Robotic technology is advancing by leaps and bounds. But the ultimate in robotic technology today undoubtedly comes from Boston Dynamics, a spin-off from Massachusetts Institute of Technology (previously owned by Google; now owned by Japanese conglomerate SoftBank). The company has a variety of robots with two legs, four legs, and wheels. These robots seem to be able to do nearly anything. They can run, leap, fly, walk, and climb buildings.

The newest robot is SpotMini and it has the ability to open doors. While that might sound pretty simple, it is actually a very complicated robotic task. And, in a recent video highlighting SpotMini, having a human wielding a hockey stick makes opening a door even more complicated! (Spoiler Alert: Spot eventually gets the door open.)

In this case, the robot does almost all the moves autonomously. A human handler drove the robot to the door, then commanded it to open the door. The robot was able to automatically correct for the forces of hockey stick and tail-pulling. While Spot has very limited abilities, robotics are entering into areas such as security, food delivery, as well as answering questions and interacting with humans in public places.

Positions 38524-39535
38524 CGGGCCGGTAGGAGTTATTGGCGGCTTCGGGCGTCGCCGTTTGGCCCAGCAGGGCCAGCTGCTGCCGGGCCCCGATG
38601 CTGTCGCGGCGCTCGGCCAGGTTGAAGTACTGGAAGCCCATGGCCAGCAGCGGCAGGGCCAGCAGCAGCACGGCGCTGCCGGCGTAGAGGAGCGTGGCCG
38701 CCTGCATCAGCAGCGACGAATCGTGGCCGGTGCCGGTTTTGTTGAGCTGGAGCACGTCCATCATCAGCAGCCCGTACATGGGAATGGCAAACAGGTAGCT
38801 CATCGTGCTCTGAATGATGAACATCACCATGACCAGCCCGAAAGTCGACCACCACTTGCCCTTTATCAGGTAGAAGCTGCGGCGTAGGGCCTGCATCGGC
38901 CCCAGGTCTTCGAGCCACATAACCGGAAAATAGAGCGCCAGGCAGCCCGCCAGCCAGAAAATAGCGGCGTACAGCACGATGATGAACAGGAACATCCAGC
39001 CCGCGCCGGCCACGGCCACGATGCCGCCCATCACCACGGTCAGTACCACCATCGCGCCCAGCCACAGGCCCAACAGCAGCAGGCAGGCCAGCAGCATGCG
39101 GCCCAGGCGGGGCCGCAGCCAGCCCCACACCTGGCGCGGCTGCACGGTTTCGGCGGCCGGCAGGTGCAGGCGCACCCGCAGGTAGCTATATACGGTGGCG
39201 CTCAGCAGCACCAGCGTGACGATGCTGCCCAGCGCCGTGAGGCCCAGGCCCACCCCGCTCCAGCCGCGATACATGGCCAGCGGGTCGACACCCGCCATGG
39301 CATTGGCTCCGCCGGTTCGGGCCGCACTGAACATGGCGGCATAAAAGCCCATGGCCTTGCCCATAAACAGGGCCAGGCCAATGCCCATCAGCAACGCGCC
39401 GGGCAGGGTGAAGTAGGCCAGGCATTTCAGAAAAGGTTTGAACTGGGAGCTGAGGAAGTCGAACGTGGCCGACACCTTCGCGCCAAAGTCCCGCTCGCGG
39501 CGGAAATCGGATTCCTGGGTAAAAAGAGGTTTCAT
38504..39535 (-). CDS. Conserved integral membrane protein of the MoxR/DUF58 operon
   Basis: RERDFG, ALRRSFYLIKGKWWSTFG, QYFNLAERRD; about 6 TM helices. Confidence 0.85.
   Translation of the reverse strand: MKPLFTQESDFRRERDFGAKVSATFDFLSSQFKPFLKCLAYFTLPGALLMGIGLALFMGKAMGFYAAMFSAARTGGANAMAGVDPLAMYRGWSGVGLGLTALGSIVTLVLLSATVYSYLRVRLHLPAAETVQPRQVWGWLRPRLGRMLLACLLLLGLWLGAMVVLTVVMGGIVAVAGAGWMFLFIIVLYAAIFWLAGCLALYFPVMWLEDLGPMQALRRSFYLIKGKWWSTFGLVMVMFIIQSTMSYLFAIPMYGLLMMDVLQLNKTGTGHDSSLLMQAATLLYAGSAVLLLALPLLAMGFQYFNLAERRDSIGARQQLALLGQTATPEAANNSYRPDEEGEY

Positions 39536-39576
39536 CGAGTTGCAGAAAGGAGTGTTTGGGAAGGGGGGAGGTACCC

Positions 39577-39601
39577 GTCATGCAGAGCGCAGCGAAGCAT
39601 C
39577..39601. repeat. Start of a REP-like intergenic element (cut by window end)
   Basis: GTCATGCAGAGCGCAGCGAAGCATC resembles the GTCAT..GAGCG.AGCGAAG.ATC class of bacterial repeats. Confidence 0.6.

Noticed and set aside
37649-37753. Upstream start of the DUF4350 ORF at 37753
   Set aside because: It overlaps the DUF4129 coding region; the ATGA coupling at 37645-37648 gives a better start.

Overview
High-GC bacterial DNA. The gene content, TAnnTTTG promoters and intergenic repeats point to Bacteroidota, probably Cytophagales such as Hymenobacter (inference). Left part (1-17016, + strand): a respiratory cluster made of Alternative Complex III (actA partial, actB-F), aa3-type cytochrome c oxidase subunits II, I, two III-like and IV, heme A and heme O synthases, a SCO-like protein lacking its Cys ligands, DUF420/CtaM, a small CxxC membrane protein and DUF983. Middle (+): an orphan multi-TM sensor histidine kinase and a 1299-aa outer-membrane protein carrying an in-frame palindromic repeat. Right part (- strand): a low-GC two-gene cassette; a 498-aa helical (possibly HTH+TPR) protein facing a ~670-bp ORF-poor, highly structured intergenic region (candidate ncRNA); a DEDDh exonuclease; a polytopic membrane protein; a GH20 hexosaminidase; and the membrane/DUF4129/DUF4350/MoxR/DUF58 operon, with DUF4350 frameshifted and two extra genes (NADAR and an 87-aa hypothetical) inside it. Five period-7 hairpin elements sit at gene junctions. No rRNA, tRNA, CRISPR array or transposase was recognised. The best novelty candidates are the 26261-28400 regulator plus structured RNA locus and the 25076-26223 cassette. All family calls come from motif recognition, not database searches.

Before you worry about robots taking over the world though, remember that they are designed to help humans. Even if we shove them with hockey sticks.

Group Activities and Discussion Questions:

  1. Discuss the concepts of products, product line, and product mix.
  2. Bring up Boston Dynamics’s Web site: http://www.bostondynamics.com,
  3. Show the latest video of SpotMini opening doors: https://youtu.be/aFuA50H9uek
  4. Other videos are on Boston Dynamics’ YouTube page: https://www.youtube.com/channel/UC7vVhkEfw4nOGp8TyDk7RcQ
  5. Make sure to watch Atlas do a back flip! https://youtu.be/fRj34o4hN4I
  6. Using Boston Dynamics, illustrate the concepts of products, product lines, and product mix.
  7. Divide students into teams. Have each team come up with an example of other companies and state the products, product line, and product mix.

Source:  Simon, M. (20 Feb. 2018). Watch a human try to fight off that door-opening robot dog. Wired.